Early
Electronic
Calculator
The JMOS Family of Integrated Circuits

Many calculators of Japanese origin from the late 1960s utilized integrated circuits from a family of ICs particular to several Japanese companies. Each of the manufacturers contributed a series with their own part numbers to the family but all are based on the same technology. In some cases the same IC was produced by more than one manufacturer but with different part numbers. Sometimes ICs from two or more of the series may be found in one calculator.

NEC and Hitachi seem to have gone through several revisions of their series, making improvements along the way.

Organisationally this is analogous to the situation in North America where manufacturers such as Fairchild, TI, National Semiconductor, etc. all produced series of TTL ICs which comprised a standard TTL family, although the manufacturers eventually converged on the common 7400 part numbers.

In the absence of any other name, "JMOS" has been chosen as a name for this family, for Japanese MOS.

Some of the ICs in this family, such as the TM4105 64-bit shift register, are (for the period and market) high density. Calculators built using this family ended up embodying two ends of the spectrum of technology: at one end utilising such high density devices; at the other, most of the gates in the calculators were still constructed from discrete diodes and resistors.
Members of Family: NEC µPD1 Series
NEC µPD10/100 Series
Toshiba TM4000 Series
Hitachi HD700 Series
Hitachi HD3100 Series
Philco SC1772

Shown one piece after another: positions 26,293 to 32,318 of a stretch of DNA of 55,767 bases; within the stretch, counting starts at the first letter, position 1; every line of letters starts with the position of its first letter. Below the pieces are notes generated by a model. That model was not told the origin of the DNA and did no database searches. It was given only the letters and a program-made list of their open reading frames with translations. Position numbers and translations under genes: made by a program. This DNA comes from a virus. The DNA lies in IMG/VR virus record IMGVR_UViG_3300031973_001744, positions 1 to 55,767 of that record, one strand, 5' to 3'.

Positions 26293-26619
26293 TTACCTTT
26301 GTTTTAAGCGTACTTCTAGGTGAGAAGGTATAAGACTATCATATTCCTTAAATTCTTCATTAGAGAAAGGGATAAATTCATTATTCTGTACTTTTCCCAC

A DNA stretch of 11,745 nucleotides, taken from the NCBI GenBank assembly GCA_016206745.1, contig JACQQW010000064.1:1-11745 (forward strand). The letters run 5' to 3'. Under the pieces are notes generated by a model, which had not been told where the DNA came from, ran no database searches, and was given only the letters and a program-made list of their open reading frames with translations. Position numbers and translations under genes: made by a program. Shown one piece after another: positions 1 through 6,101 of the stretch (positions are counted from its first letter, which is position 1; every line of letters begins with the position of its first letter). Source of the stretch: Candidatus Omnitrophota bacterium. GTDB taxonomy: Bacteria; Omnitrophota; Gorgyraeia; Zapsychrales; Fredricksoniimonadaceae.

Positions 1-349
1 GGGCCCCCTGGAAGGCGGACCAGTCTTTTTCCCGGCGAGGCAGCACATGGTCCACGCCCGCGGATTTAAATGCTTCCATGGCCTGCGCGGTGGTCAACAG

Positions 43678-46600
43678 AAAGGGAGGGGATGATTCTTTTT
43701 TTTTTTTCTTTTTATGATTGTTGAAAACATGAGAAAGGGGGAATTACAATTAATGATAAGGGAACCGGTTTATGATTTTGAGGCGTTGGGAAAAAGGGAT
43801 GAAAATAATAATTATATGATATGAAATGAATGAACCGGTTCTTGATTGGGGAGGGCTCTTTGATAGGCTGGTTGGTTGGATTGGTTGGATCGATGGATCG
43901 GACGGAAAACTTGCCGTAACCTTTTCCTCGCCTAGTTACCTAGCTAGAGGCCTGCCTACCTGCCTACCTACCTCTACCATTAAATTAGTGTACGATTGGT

Period: Late 1960s.
Technology: Several factors indicate this family is MOS technology:
  • the presence of relatively high density devices,
  • high supply voltage,
  • high resistance load resistors in the range 30K to 200K suggest the internal transistors are voltage sensing (such as MOS) rather than current sensing (such as bipolar),
  • the µPD7 and µPD101C have functionality indicative of MOS transistors,
  • a board was found with silk-screened references to VG and VD.
Supply Voltage: -24V. A few devices require an additional -14V supply.
Logic: Gate symbols are presented in accordance with
  • TRUE = 0V
  • FALSE = -24V
Most outputs are open-collector, closing to GND (TRUE) and requiring external pull-down resistors to -24V (FALSE).

Note though, that some calculators utilising these ICs are designed with negative logic, thereby reversing the above. AND and OR gate symbols should also be swapped.

Packaging: TO-100 (10-pin) and TO-101 (12-pin) cans and standard DIP, depending on the date of production and the manufacturer.
Notes:
  • The flip-flops in this logic family are Master/Slave D-type flip-flops with the clocks for the master and slave sections kept separate.
    • C = Capture Input (Master section clock)
    • T = Toggle Input (Slave section clock)
    The state of the D input is captured when C is FALSE (-24V). The Q output is set in accordance with the captured state when T goes to FALSE. See the comments on Japanese clocking scheme.



  JMOS Family
Calculators | Integrated Circuits | Displays | Simulations
EEC
2000 Aug